A 100 Miles of Nowhere Update from Fatty: I got a note from Twin Six yesterday; all 100 Miles of Nowhere kits are boxed and shipped! If you’re in the U.S., they should arrive by Friday. (If you’re outside the U.S., you will probably need to wait a little longer.)
If, by chance, your kit doesn’t arrive by Friday, it should get there sometime soon after. As I consult the official rules which I am making up right this second, I see that if your kit arrives after the race, you are automatically awarded a time bonus of 48 hours! Which makes it almost certain that you will finish the race several hours before you even begin. Congratulations!
Also, I am hard at work designing the Winner’s Certificate, which means it’s going to look every bit as good as everything else I make in Photoshop. which is…not very good. So when you frame it and hang it on your wall and people ask why you have such an ugly certificate, I’d like you to please respond that it’s an ironic, post-modern thing, where one intentionally displays things that are intentionally ugly, in defiance of conventional aesthetics. Hence, by displaying your certificate, you will be simultaneously demonstrating your keen sense of irony and your willingness to do something entirely pointless. I’d make it the centerpiece of my household, if I were you.
Information and instructions on how to send me the info that goes on your certificate will be available early next week, because by then I should have it figured out.
And if you haven’t ordered a bib yet, you can still get one. Just donate $5 to Clay Frost’s LiveStrong Challenge page here.
Once in a while, a neighbor will ask me to show them a favorite trail or road ride. And once in a separate while, someone who reads the blog will email me, saying they’re going to be passing through the area and would like to go on a ride.
You have no idea the state these kinds of requests throw me into.
It is not easy at all to figure out what ride I should take them on. Apart from the question of road vs. mountain (I usually know the answer to that), I have to consider what they’re most likely to enjoy — something relatively easy, or the very most challenging thing I have to offer? And which of those trails / roads are in good shape? And will result in a ride of the right length?
It may sound like I’m just an anxious-to-please host (possible), or perhaps it just sounds like I’m a hyperactive dork (probable), but it goes much, much deeper than that.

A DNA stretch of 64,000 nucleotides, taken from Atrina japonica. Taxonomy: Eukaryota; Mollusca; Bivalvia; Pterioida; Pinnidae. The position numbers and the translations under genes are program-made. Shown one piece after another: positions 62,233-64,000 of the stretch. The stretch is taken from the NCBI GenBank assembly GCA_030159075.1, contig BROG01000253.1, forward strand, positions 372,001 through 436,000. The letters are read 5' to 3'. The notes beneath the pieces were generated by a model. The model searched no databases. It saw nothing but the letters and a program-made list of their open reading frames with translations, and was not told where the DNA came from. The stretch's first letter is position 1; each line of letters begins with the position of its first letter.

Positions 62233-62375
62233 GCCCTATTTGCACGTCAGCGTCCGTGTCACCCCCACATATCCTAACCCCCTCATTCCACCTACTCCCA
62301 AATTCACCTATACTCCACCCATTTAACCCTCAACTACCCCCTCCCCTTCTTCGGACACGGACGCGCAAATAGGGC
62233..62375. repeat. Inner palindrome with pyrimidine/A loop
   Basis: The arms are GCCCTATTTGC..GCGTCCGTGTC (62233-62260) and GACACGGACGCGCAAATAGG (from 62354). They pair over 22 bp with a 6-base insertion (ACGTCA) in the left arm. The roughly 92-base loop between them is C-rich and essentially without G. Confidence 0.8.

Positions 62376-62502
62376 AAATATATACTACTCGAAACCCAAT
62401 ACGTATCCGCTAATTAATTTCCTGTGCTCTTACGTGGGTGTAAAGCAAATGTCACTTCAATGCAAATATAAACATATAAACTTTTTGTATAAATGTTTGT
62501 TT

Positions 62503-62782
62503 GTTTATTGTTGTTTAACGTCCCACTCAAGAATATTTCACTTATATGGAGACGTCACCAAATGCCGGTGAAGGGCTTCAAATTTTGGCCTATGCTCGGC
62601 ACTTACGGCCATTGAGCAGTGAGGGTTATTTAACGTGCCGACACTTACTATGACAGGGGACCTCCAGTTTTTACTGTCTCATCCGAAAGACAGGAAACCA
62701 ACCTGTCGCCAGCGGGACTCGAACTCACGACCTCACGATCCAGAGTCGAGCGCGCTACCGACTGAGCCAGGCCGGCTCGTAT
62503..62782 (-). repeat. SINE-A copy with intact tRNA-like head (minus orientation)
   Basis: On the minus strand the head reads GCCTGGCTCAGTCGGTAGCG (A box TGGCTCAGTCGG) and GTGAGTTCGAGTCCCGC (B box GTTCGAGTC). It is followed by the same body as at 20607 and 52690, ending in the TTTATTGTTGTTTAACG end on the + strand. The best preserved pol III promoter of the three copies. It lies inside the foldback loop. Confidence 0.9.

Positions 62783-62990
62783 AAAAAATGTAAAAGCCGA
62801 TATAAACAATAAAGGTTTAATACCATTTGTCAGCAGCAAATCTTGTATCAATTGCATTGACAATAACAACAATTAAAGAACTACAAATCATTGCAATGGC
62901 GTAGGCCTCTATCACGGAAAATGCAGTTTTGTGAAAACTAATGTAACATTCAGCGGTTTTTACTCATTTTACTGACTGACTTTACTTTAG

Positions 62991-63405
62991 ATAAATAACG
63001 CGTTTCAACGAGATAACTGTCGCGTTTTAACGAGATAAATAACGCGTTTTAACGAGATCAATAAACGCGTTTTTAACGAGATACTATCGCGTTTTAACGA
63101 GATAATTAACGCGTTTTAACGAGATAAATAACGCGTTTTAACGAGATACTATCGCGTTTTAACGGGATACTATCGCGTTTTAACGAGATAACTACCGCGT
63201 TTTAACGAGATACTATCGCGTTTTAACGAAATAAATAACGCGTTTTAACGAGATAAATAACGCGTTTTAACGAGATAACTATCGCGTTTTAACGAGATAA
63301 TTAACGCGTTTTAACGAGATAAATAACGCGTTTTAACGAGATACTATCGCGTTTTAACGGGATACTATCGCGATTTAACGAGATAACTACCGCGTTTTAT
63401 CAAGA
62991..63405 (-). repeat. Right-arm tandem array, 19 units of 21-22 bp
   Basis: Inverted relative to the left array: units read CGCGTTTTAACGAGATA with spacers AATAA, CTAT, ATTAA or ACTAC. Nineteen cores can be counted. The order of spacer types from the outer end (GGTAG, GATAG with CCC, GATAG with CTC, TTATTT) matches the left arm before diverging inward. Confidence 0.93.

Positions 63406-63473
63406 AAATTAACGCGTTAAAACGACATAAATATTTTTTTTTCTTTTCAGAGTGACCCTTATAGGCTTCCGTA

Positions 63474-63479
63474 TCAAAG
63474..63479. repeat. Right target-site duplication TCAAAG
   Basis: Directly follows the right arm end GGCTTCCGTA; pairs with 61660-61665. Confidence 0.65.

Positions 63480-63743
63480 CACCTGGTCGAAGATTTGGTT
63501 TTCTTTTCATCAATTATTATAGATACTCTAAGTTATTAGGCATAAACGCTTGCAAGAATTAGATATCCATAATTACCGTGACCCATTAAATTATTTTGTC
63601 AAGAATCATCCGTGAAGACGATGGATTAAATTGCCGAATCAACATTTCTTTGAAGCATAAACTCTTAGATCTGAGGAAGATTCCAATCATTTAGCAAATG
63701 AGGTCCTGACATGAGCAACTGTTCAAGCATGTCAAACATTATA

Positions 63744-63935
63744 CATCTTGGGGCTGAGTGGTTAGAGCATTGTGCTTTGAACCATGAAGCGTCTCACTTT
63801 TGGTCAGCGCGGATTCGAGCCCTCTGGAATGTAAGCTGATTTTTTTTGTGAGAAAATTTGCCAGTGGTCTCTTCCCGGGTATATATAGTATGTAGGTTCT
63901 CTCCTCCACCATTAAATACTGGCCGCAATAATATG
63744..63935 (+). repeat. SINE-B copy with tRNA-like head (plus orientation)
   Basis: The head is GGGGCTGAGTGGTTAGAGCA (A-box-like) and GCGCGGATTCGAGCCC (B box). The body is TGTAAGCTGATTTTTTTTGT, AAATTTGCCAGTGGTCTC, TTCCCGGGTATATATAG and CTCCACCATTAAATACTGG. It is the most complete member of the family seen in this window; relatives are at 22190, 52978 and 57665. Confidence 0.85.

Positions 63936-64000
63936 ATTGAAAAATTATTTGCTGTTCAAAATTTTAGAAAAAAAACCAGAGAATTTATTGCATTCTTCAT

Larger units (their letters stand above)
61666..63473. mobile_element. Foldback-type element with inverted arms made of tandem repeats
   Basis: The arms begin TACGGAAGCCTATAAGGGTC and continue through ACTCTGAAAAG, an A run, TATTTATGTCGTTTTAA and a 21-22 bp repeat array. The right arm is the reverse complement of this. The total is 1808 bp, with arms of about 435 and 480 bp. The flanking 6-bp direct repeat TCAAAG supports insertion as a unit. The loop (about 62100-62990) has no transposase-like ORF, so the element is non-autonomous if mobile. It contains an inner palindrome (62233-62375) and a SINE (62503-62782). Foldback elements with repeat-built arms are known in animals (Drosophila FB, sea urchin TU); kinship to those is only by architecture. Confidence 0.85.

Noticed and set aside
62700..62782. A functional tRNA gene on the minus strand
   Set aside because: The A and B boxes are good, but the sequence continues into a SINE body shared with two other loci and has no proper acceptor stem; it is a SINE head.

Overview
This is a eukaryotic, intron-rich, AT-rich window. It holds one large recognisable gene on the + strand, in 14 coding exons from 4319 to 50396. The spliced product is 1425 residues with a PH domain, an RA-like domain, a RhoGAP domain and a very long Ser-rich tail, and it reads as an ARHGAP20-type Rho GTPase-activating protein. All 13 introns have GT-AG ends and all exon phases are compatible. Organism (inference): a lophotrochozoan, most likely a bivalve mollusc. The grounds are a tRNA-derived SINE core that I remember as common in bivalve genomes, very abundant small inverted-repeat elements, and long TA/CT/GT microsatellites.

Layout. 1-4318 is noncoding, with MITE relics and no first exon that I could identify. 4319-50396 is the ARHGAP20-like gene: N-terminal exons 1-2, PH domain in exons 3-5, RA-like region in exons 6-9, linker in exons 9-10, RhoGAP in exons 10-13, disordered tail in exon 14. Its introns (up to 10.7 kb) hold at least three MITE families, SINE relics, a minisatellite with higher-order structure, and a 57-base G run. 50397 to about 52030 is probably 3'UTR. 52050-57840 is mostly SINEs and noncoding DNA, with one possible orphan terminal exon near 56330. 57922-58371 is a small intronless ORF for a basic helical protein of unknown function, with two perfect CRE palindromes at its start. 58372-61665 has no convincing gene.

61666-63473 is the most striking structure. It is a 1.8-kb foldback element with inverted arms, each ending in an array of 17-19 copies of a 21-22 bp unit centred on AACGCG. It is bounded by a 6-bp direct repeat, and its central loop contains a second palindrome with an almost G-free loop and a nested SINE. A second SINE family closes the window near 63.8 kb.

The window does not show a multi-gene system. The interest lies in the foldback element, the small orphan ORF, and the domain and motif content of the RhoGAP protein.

You see, what I really want is for you to like, admire, and hopefully envy me.
Pride of Ownership
You see, when I take you out on one of my favorite rides for the first time, from my point of view we’re doing much more than going on a ride. I’m sharing an intimate, key component of my identity with you, and anxiously awaiting your verdict.
If you love the ride, I take it very personally. You have just validated me as a human being. You like something I have chosen to spend hours and hours and hours with, so I can sigh a deep sigh of relief. We’re going to be friends.
Likewise, if you seem ambivalent or unimpressed, I’m going to do one of two things:
- Feel crushed and reassess my opinion of the road / trail and of myself. This happens if you’ve shown in the past that you are an excellent judge of ride quality. I make this determination based on trails you have shown me. If you don’t like a ride I heretofore thought was fantastic, I may mope for days.
- Reassess my opinion of you. Some of the rides I love have proven themselves sufficiently. If you don’t like them, it says something about you, not the trail. Saying “I don’t like Tibble Fork” is like saying “I don’t like the Beatles.” Tibble Fork (and the Beatles) are unaffected. Only the naysayer is diminished.
Special Circumstance: The Home Ride
This puppy-like anxiety I experience in sharing a ride is magnified tenfold when I choose to show off a ride I can do from my house. Right now, for example, I love to show off the fact that The Alpine Loop (road), Lambert Park (dirt), and Hog Hollow / Corner Canyon (dirt) are all rides I do right from my front door, without needing to get in a car at all.
I expect, though, that the folks living at Suncrest might feel that way about Corner Canyon even more intensely than I do. Last Saturday, for example, I drove to Dug’s house, from which Rick Sunderlage (not his real name), Sam, Dug and I embarked on a three-hour singletrack tour of Corner Canyon, starting with the new freeride trail.
I captured the freeride part (and at the very end, the part where I nearly overshoot a corner, narrowly avoiding flying off the trail — you can hear Dug laughing at me as he goes by) on video:
Yes, Dug (and a lot of other people at Suncrest) have mile upon mile (and many new miles on the way) of singletrack within seconds of their homes. My guess is that this probably would accomplish the “envy” objective of showing off your trail rather nicely.
Double-Extra Special Circumstance: Showing Off a Trail to Someone Who Can Crush You
I’m currently working out timing to show Jill Homer — yeah, the Jill who rides Kokopelli and White Rim back to back, who rides the Iditarod, and who is planning out a Great Divide attempt — a home ride or two.
And I am fretting like mad, trying to decide which of my rides is going to be challenging enough to interest her. ‘Cuz, when someone like that offers an opinion on your trail, you kinda have to take it seriously. She’s got some context.
I shall wear the helmetcam, though that won’t do any good once she rides away from me.
So I can’t help but wonder: is this anxiety about introducing a trail / ride to someone common? Or just another neurosis?
I’m leaning toward common.